The government now requires union leaders to prove that they have no criminal record before registering new branches of their organization, according to a statement from the Ministry of Labor, a decision that comes less than a week before planned nationwide strikes in the garment sector.
The statement says that union leaders must submit a letter from the Ministry of Justice proving they have no previous criminal convictions before they can register a new union, said Jill Tucker, a technical adviser with the International Labor Organization (ILO), who said she has seen the communique.
Last week, a Ministry of Labor spokesman said that the constitutional right to unionize has been suspended until a long-awaited trade union law is brought into force. The official retracted his statement the following day without explanation.
Chea Mony, president of the opposition-aligned Free Trade Union, said that his efforts to register new branches of his union this week were once again rebuffed by the government, with Labor Ministry officials now demanding proof of a clean criminal record.
“The ministry needs criminal records from the unions,” Mr. Mony said, adding that the government had made no efforts to consult unions on its decision.
“I think this is discrimination and closes the right to unionize,” Mr. Mony said. “The longtime prime minister [Hun Sen] is not pleased with workers or unions, so the government always finds excuses to cause problems for workers and unions.”
Mr. Mony, whose union has been aligned with Sam Rainsy’s opposition movement since it was founded in the 1990s, was charged in 2005 with defamation and incitement for criticizing a controversial border agreement with Vietnam signed by Prime Minister Hun Sen.
Mr. Mony evaded arrest by fleeing to Ireland. In 2006, Mr. Mony was also briefly detained for organizing an unauthorized May Day demonstration.
The country’s Labor Law, passed in 1997, includes a stipulation that leaders of professional organizations, including workers unions, “shall…not have been convicted of any crime,” but the law has previously gone unenforced.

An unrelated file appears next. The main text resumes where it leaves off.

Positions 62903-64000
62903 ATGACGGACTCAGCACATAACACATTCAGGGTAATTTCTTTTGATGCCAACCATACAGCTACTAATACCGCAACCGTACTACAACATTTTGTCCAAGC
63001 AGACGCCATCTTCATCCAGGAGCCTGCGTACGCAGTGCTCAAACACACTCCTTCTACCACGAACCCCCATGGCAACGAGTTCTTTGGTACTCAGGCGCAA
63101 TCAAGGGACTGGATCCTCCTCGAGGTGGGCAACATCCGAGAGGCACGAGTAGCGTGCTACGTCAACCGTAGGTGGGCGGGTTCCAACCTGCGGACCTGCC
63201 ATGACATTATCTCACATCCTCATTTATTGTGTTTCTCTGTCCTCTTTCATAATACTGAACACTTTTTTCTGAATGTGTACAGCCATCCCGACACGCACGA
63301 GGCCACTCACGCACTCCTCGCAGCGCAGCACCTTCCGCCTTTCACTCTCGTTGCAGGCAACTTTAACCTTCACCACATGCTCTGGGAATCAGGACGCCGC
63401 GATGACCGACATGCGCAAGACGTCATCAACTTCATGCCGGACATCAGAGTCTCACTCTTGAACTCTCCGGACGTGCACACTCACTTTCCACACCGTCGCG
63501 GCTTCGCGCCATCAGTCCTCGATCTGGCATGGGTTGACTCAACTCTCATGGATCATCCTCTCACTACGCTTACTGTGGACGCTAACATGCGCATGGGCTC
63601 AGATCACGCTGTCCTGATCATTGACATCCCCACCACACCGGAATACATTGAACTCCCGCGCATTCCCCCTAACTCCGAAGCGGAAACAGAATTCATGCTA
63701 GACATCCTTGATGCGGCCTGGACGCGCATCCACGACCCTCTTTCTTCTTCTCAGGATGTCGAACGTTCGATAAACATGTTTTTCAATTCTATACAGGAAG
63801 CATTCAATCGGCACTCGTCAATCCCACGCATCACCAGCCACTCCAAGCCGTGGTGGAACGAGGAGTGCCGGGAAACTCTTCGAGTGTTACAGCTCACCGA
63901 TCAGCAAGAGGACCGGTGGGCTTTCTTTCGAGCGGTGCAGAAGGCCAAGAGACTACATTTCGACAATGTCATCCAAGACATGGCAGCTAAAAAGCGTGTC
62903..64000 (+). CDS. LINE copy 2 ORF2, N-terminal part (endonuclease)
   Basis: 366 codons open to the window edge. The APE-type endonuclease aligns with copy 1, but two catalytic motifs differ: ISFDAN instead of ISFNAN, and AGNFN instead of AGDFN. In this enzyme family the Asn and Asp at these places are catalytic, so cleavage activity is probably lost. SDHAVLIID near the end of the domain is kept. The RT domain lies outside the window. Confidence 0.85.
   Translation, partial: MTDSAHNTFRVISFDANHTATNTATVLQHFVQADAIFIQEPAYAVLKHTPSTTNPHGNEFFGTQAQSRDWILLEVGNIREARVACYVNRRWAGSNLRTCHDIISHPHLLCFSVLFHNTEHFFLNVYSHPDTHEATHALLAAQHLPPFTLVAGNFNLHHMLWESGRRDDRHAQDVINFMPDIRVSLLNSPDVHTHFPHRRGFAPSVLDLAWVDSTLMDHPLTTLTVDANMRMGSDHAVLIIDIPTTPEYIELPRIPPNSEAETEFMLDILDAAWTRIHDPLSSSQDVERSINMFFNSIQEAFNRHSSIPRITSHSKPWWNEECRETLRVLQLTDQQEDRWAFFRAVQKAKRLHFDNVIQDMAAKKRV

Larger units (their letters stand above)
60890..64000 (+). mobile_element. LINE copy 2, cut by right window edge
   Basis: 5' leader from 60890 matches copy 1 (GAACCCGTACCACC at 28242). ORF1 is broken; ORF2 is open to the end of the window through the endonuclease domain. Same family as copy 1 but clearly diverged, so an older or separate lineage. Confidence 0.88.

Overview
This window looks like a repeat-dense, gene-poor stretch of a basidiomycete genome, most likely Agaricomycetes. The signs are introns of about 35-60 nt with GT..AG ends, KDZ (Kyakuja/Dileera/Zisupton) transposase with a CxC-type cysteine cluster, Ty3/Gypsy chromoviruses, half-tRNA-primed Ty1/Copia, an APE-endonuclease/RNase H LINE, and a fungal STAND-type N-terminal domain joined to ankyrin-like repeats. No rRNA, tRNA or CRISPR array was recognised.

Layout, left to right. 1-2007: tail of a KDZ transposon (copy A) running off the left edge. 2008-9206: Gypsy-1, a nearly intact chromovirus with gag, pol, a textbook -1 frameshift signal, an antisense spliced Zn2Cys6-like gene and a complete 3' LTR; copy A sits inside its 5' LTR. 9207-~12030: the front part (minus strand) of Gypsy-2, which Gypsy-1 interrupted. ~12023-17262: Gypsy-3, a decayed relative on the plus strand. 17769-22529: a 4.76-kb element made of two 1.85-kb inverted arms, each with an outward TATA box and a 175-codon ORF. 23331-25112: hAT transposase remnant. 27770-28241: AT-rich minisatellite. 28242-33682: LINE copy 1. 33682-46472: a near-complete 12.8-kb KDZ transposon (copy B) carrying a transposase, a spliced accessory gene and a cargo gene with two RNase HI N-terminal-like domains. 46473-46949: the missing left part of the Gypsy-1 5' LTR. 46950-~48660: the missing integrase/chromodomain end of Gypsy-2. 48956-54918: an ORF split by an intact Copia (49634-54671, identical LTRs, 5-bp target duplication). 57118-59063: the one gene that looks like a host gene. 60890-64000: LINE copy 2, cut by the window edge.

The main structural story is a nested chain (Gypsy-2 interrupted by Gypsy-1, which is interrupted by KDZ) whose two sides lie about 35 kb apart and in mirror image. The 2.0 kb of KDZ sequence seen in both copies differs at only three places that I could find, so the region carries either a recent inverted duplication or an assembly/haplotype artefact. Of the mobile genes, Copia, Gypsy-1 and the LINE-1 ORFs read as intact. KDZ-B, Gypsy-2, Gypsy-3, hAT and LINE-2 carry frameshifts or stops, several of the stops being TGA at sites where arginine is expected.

Officials at the Ministry of Labor could not be reached for comment Thursday.
Ken Loo, secretary-general of the Garment Manufacturers Association in Cambodia, said that the decision by the government to enforce that provision in the existing law showed its commitment to reining in a labor movement, which, he claimed, is threatening the stability of the garment sector, which employs more than 500,000 workers and recorded over $5 billion in exports last year.
“This signals the intention of the government going forward to enforce existing laws. It is a positive sign for the industry, a positive sign for investment, a positive sign for buyers,” Mr. Loo said.
“No one can do business in an environment of uncertainty, which is what we have if unions are allowed to act illegally with impunity,” Mr. Loo continued.
“It is precisely because the government realizes that things have gotten out of hand…that now the government realizes we should make use of existing mechanisms,” he added.
Speaking at a government-private sector forum on Tuesday, Mr. Hun Sen said that there would be “no tolerance” for union activities that are deemed illegal by his government.
“The government would like to reaffirm that the implementation of the freedom to make demands must be done legally,” he said. “If it is done against the law, there will be no tolerance.”
During a meeting between the government and private-sector on Tuesday, a businessman asked Mr. Hun Sen to revoke the country’s ratification of an ILO convention on the freedom of association, which Cambodia signed in 1999.
A group of 18 labor unions and associations are organizing a nationwide stay-at-home strike for next week, demanding a $160 minimum wage, the release of 21 protesters who were imprisoned following demonstrations in January, and the prosecution of military police who shot dead five garment workers during a protest on Veng Sreng Street.
Leaders of six unions who organized the protest strikes in late December and early January were sued by at least 150 factory owners for allegedly inciting the workers to join illegal protests.
Prak Savuth, chief clerk at the Phnom Penh Municipal Court, said that the case against the union leaders “seems quiet,” adding that he did not know about the status of the 150 factory owner’s complaints.
While factory owners claim there are too many unions in Cambodia, union representatives say that with weak enforcement of labor laws and refusal by factory owners to bargain in good faith, strikes are the only tool they can use to make their demands heard.
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